As I’m still in the early stages of this blog (I’ve had a couple others previously) I’ve got to thinking about how to bring more people to my site. I’m sure it’s an issue that’s come up for many of you out there who’ve wanted to enjoy the great benefits that blogging communication/relationships can bring, but are finding it hard to get noticed. I mean, it’s great knowing theoretically what a blogging community is all about, but I think a few of us need some cold, hard facts about how to get our identity noticed out there in the blogosphere. It’s a giant place; and we really only want to connect with those of similar interests, so how do we do it?

The first step of the process brought me to where? Why, other bloggers of course. At ‘Randomly Amused’s bog post ‘ Tips on getting traffic to your blog‘ I was doing some research about trackbacks and pingbacks (I’ll write more about these soon) when I found this short post, and a link to this other blog site at ‘The Blog Herald: ‘Building blog traffic for newbies’.

The first blog has a few basic principles that you might like to keep in mind if you want to attract more visitors to your online presence. ‘Regarding links, you can link to any and every site on the web, but you will score higher if the links are to sites related to your content, and – more importantly – if the site links back to you. It’s like an Internet handshake. Another important factor is linking to larger, high-profile, big-traffic sites.’

There are some good ideas here, but we do have to question them thoroughly. First of all, after further inspection I have discovered that this blog has been virtually inactive since this post which was written back in January! How much integrity does this blogger hold if they themselves haven’t stuck it out in the blogging trenches? I like the idea of an ‘Internet handshake’, but I would have to say that we should only link to those who relate to our specific content.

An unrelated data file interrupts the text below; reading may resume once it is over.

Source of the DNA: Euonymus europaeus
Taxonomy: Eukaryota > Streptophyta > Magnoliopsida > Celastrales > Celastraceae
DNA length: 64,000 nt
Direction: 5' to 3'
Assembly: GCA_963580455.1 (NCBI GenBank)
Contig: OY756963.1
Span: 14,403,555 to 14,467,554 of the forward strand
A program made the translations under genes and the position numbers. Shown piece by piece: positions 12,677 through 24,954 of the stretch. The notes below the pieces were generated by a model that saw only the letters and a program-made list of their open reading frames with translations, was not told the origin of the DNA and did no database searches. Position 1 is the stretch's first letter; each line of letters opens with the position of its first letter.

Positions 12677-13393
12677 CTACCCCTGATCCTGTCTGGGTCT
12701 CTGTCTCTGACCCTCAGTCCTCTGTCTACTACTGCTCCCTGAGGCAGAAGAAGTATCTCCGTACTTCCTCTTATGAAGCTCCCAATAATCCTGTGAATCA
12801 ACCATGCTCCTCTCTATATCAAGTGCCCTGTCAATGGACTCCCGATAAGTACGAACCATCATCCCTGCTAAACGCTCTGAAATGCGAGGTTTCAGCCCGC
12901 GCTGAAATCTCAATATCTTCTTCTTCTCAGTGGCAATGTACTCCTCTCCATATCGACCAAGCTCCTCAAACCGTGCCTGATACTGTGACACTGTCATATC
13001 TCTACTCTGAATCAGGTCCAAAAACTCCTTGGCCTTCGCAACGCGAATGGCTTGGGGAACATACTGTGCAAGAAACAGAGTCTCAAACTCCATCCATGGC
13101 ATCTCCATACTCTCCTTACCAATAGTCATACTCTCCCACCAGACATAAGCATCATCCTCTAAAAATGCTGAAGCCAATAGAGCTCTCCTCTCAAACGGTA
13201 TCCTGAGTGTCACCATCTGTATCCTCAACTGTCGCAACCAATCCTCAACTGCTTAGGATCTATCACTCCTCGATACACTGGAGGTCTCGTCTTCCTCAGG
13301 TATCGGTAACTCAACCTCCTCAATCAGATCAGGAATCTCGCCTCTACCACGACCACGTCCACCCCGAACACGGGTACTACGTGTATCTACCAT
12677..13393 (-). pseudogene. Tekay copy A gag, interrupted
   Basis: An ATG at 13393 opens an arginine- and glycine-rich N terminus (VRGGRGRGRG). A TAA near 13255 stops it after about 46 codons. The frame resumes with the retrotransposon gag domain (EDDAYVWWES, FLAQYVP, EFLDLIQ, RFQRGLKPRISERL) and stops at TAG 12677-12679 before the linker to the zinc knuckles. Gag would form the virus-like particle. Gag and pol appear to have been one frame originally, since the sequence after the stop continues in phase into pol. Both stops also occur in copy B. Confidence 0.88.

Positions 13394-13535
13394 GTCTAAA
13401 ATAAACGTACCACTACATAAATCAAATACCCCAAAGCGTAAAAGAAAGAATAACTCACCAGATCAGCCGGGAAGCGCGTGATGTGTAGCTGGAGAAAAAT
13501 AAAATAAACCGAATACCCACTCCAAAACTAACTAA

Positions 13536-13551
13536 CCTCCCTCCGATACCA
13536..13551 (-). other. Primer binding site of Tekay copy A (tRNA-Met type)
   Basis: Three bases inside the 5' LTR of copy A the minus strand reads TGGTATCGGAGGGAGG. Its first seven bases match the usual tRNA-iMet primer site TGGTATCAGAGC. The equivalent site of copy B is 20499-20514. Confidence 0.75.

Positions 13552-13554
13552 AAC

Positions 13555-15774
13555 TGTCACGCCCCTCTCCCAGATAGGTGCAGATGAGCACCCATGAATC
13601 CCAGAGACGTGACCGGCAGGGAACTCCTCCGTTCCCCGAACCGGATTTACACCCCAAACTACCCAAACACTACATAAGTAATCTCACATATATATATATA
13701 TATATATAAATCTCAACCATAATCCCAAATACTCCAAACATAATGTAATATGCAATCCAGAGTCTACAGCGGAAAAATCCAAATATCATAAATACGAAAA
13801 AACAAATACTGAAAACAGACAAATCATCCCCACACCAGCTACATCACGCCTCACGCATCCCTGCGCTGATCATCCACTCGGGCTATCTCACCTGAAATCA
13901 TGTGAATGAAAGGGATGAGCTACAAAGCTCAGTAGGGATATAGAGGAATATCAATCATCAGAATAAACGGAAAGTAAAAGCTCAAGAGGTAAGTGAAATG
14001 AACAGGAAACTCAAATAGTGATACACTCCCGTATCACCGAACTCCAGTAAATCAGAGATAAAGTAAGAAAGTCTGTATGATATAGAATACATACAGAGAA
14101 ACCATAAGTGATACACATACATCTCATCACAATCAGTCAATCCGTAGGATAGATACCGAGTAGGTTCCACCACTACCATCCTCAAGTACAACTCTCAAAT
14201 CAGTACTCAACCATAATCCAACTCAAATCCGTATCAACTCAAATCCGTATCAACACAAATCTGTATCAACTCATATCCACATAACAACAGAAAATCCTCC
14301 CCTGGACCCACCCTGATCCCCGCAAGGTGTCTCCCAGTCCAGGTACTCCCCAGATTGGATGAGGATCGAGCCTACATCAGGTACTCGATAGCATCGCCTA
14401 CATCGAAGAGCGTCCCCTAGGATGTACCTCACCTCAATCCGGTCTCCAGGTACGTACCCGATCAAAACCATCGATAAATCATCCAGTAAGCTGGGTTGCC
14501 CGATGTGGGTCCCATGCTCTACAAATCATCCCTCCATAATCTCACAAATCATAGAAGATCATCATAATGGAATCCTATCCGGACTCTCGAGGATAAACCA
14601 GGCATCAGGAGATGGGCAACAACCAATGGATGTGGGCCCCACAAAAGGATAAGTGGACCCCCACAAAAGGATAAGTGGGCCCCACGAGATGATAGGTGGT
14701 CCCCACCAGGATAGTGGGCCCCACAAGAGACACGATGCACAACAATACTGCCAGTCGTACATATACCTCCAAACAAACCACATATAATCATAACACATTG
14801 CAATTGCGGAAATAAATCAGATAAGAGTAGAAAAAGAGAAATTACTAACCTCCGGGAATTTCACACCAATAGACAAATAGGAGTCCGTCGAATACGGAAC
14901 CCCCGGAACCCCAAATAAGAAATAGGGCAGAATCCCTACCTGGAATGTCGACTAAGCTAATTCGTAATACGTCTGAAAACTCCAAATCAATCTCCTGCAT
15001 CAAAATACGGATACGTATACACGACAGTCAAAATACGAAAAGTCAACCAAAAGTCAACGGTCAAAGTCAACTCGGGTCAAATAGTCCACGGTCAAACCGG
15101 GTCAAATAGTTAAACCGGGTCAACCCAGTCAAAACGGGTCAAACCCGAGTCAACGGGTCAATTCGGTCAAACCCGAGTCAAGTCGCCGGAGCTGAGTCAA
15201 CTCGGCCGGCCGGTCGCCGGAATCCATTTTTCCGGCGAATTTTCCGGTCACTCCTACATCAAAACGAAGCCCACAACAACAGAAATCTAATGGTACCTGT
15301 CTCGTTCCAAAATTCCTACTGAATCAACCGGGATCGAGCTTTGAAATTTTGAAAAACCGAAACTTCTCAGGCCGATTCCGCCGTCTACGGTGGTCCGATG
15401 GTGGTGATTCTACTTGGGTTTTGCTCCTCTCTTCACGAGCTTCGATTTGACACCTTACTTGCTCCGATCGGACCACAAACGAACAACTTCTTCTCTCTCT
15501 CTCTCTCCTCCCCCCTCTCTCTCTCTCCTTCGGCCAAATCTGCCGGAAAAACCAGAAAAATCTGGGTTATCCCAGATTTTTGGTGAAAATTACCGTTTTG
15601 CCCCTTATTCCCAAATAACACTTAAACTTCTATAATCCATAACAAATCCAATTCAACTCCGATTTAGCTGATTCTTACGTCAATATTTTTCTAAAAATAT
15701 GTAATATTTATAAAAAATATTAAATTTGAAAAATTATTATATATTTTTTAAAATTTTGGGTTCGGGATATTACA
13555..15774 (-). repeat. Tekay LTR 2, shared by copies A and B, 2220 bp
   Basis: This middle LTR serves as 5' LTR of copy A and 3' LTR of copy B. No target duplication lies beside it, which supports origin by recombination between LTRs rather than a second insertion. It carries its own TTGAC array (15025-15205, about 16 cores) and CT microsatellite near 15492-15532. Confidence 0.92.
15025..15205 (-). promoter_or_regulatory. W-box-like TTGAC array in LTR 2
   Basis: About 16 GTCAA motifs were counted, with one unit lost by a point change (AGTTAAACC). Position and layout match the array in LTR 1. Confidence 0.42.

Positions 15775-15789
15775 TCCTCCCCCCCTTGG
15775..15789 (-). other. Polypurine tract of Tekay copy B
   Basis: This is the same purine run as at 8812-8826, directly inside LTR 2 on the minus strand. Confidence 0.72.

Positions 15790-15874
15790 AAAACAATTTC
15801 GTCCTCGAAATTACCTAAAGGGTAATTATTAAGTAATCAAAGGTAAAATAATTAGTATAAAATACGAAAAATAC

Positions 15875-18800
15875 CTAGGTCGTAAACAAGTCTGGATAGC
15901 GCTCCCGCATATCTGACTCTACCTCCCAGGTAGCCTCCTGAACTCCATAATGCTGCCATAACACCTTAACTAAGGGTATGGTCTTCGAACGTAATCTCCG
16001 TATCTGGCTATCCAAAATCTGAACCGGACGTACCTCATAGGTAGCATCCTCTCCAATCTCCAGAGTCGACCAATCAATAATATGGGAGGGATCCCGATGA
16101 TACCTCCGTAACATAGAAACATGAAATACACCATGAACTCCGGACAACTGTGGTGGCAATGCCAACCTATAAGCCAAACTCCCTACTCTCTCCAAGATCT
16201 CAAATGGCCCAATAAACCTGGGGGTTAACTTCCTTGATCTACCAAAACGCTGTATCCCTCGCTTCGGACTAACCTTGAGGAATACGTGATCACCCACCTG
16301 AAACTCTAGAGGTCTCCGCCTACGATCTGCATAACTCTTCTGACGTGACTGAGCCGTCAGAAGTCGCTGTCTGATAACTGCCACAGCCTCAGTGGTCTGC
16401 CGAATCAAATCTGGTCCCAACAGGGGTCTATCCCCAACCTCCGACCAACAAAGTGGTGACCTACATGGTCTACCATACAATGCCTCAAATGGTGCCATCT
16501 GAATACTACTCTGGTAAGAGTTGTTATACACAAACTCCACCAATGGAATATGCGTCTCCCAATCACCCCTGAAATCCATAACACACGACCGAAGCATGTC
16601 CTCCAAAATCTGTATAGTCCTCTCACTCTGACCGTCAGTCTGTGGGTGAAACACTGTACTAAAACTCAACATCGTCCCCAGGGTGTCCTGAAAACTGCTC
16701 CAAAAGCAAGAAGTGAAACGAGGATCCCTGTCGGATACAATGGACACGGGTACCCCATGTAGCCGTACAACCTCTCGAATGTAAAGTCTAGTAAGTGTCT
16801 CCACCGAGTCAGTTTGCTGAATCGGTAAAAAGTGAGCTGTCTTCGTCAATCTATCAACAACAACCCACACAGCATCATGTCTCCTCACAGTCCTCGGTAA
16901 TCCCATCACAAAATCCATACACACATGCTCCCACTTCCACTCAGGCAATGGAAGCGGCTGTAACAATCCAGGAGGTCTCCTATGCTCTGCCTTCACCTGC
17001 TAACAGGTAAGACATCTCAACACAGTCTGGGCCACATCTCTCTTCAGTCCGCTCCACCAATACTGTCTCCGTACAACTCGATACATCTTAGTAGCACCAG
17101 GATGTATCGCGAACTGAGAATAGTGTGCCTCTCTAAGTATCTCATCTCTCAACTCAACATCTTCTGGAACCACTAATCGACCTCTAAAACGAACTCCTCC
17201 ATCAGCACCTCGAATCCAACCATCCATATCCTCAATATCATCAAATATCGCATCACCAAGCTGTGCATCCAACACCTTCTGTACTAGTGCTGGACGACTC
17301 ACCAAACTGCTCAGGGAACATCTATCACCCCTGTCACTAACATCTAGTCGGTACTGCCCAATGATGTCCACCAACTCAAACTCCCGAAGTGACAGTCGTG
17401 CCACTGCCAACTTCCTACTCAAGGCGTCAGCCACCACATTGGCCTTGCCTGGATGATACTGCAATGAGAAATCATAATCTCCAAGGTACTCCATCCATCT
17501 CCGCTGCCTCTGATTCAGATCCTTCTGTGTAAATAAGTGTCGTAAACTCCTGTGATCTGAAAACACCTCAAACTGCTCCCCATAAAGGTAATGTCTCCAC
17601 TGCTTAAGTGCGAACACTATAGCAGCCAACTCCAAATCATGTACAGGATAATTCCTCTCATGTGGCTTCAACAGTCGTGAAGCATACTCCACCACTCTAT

The question of whether or not to link to bigger sites needs asking as well. You may simply be seen as a ‘gold digger’ who wants to get free attention without working for it. Or, the so-called ‘A-list’ bloggers may be too busy with their workload and already huge link list to even bother connecting back to you. I guess there’s no hurt in trying, but I would again reiterate that taking the time and effort to search out blogs that relate to your field of interest will most probably produce more ‘real’ connections with people.

The second link to the Blog Herald has a more comprehensive list of ideas to work with. This seems to be a blog that has stuck around for awhile, and which is written in a collaborative effort by multiple authors. This point in their list of how to improve blog traffic backs up what I said earlier about linking to popular bloggers:

‘Link to other small sites without exchange, either through side bar or post: linking to big sites is great in showing what you’re reading, but does nothing to build up your readership because they nearly always never return the favour, indeed a number of them will steal your stories or ideas without any attribution at all. Smaller sites on the other hand are often stoked that you’ve linked to them and will return the favour without asking, even if they don’t, you’ve still done a good deed.’

Read through the posts. Both writers push the point that the most important factor of all is to ‘write, write, and write.’ The Blog Herald pushes the point, ‘Post regularly and post often. It not only brings readers back regularly but it means the spiders from the search engines will return more frequently indexing your entire site, and you’ll start getting hits from the search engines.’

This is another of their important points: ‘Submit your blog to ALL the search engines.’ The more you write, the more your key words will get picked up by Google and the other information-gatherers.

Jesse Somer is a blogger who wants to connect with other bloggers of similar thinking. Come on, let’s make it happen! Give me some advice ‘blogmasters’!